Implied foreign exchange rates using options prices

Menachem Brenner, Young Ho Eom, Yoram Landskroner

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1 Citation (Scopus)


The main objective of this study was to use the options market to derive exchange rates in a market where restrictions, controls, and government intervention may distort the equilibrium rates. A secondary objective was to look for a clue to expectations regarding a forthcoming devaluation. Since the foreign exchange options market in Israel is free of controls and intervention, we use it to make inferences regarding exchange rates and expectations of devaluation. Initially, we use options prices to derive the rate of exchange between the local currency (Israeli shekel) and the U.S. dollar. Then, we compute implied volatilities using three-month and 12-month option prices. The relative values of these implied volatilities may provide an indication of expectations of a devaluation. The findings are rather interesting. First, using three-month options, we found that the rate of exchange implied by option prices is indistinguishable from the rate established daily in the foreign exchange spot market (called the official rate), despite all the restrictions and interventions. However, when we used 12-month options, we obtained an implied rate that is different from the official rate. Thus, we cannot infer that the implied exchange rate is the equilibrium rate. All we can say is that the participants in the options market use the official rate to price three-month options but use a somewhat higher rate to price 12-month options. The difference between the two may be due to expectations of devaluation, more likely to happen in a 12-month period than in a three-month period. The devaluation issue was further investigated by analyzing the implied volatilities from both options. The spread between the implied volatilities of 12-month options and three-month options may provide an indication of the expectations of future devaluations, where an increase in the spread signals an increase in these expectations. Thus, immediately after a devaluation, the spread should increase since the likelihood of a devaluation in the next three-month period is much less than in the next 12 months. The data support these contentions.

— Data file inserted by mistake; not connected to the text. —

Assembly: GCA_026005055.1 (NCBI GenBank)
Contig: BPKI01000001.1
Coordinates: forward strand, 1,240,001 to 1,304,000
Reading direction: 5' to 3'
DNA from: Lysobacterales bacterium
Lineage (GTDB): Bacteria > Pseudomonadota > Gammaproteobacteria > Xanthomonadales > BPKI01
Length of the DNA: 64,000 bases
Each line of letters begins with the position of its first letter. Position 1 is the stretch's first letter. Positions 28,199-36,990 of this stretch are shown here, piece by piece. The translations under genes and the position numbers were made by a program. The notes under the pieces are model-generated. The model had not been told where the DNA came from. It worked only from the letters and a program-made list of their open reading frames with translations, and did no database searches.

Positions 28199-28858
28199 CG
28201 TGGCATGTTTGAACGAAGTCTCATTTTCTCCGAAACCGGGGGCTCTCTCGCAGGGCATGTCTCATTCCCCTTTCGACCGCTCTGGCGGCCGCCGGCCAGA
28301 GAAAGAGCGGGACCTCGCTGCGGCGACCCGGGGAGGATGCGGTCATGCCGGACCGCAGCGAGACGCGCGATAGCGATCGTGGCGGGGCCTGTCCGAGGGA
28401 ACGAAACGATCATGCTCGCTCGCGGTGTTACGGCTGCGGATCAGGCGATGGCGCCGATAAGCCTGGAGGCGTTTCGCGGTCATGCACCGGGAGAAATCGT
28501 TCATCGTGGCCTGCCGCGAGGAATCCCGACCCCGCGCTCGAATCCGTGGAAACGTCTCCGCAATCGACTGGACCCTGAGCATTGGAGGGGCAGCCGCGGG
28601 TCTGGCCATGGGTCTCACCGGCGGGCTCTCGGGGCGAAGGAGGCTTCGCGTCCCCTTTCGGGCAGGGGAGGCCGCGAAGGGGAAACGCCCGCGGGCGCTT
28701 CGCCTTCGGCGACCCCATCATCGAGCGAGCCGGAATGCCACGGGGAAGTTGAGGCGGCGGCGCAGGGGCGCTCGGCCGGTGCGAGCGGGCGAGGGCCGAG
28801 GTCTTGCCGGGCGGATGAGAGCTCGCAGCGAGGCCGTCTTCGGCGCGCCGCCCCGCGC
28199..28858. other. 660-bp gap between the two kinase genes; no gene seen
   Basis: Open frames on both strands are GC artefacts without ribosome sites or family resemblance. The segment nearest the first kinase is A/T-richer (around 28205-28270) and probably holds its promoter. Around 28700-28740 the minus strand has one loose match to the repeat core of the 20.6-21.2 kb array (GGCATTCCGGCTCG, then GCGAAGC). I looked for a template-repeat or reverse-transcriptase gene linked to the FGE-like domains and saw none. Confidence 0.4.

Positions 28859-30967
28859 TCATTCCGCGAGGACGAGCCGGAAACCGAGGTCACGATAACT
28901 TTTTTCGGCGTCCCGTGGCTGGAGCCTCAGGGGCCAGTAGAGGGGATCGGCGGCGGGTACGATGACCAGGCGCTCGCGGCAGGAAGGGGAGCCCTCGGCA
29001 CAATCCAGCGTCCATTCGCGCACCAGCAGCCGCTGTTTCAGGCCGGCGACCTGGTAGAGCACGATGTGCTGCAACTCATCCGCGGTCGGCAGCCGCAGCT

Original languageEnglish
Pages (from-to)171-183
Number of pages13
JournalInternational Review of Financial Analysis
Issue number3
Publication statusPublished - 1996

Bibliographical note

Funding Information:
We would like to thank the anonymous refereef or his or her commentsa nd suggestionsa nd Shulamith &in-Levy for her editing. Yoram Landskroner would like to thank the Zagagi Foundation for financial support.

All Science Journal Classification (ASJC) codes

  • Finance
  • Economics and Econometrics


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